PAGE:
Virtu Financial, a high-frequency trading company, has delayed a planned US initial public offering after its bankers advised it to wait until heightened scrutiny over the business of lightning fast trading subsides.
According to people familiar with the matter, Virtu is also still waiting to receive final clearance from US securities regulators on its IPO filing before it can begin investor meetings, which had been expected to start as early as this week.
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Risk that such scrutiny posed to the IPO led Virtu's advisers to determine that it would struggle to achieve a valuation that it had hoped for, according to one person. Another person said that Virtu may look to launch its roadshow sometime later in April, but added that it would remain flexible.
Goldman Sachs, which is leading the IPO, and Virtu both declined to comment.
Virtu is seeking to raise as much as $250m at a $3 billion valuation from a listing, people familiar with its thinking have previously told the FT.
Discussions over the role of high-frequency trading in modern markets has intensified in recent days as Michael Lewis, the author of Liar's Poker and The Big Short, released a book taking a closer look at the industry.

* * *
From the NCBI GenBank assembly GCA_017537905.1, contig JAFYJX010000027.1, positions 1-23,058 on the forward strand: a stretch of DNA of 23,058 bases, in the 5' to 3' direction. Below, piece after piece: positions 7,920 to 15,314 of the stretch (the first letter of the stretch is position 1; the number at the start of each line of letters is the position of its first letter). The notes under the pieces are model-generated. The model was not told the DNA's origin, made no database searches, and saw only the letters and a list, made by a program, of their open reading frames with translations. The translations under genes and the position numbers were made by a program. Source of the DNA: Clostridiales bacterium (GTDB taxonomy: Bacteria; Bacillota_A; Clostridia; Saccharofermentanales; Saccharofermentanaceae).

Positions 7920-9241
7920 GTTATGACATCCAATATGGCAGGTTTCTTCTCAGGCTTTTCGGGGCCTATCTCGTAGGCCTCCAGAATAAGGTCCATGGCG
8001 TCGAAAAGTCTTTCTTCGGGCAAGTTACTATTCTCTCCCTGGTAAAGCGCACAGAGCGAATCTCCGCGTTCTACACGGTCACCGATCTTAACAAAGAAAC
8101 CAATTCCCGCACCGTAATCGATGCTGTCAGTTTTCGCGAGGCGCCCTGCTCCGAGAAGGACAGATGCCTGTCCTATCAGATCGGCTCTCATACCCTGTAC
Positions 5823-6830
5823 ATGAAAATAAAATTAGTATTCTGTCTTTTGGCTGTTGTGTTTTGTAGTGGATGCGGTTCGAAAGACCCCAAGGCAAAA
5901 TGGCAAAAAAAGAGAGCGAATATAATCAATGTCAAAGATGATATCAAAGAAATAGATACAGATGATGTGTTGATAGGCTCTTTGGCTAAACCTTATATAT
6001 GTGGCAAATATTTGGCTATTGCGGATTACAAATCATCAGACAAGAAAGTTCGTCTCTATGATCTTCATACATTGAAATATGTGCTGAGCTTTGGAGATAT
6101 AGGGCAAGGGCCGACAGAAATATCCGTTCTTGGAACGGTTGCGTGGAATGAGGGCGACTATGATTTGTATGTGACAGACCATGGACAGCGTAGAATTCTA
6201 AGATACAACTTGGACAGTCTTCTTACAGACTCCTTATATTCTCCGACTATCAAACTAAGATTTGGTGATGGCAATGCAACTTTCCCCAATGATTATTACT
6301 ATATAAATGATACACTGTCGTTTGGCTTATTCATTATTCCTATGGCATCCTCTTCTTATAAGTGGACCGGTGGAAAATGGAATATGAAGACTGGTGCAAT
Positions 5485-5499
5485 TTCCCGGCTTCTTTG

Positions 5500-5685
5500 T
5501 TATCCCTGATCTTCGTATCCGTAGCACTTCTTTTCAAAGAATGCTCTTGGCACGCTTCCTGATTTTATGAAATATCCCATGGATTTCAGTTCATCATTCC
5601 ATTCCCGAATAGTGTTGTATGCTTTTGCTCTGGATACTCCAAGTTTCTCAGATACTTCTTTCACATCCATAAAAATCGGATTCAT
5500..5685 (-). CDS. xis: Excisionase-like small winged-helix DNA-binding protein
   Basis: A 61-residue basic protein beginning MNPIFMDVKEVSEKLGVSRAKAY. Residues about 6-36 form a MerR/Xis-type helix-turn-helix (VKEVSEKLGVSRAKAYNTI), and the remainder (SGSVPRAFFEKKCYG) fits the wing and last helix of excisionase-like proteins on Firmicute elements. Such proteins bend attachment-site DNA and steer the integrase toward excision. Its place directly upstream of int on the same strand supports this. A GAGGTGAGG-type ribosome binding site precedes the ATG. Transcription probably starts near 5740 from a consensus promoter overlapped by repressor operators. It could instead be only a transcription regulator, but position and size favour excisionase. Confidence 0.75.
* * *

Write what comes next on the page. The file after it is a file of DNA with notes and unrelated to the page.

Its publication comes just weeks after Eric Schneiderman, the New York Attorney General, revived a long-running and vociferous argument against HFT by targeting the relationship between stock exchanges and trading firms in the latest part of an investigation into he calls "Insider Trading 2.0".
In its IPO filing, Virtu admitted that it suffered from material weaknesses in its accounting. It also said US regulators at the Commodity Futures Trading Commission are looking into its participation in certain incentive programmed offered by exchanges from July 2011 to November 2013.
In promoting Flash Boys: A Wall Street Revolt, Mr Lewis has repeatedly said in televised interviews beginning with CBS' 60 Minutes that he believes the US stock market is "rigged" in favour of ultra-fast trading firms, among which Virtu has carved an enviable reputation.
The debate intensified on Tuesday after one of the heroes of Mr Lewis' book, Brad Katsuyama, the co-founder of IEX, a trading platform that does not cater to speed traders, appeared on CNBC. Along with Mr Lewis and William O'Brien, the president of Bats Global Market, the three shared a heated discussion over the contents of the book and the evolution US market structure.
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"Shame on both of you for falsely accusing literally thousands of people and possibly scaring millions of investors in an effort to promote a business model," Mr O'Brien said.
To which Mr Katsuyama responded by reiterating that he believed the US market was in fact rigged and that Mr O'Brien was "a part of the rigging".
Last week, Mr Katsuyama said in an interview with the FT that Virtu traded on its platform and that it was "a positive contributor" to IEX.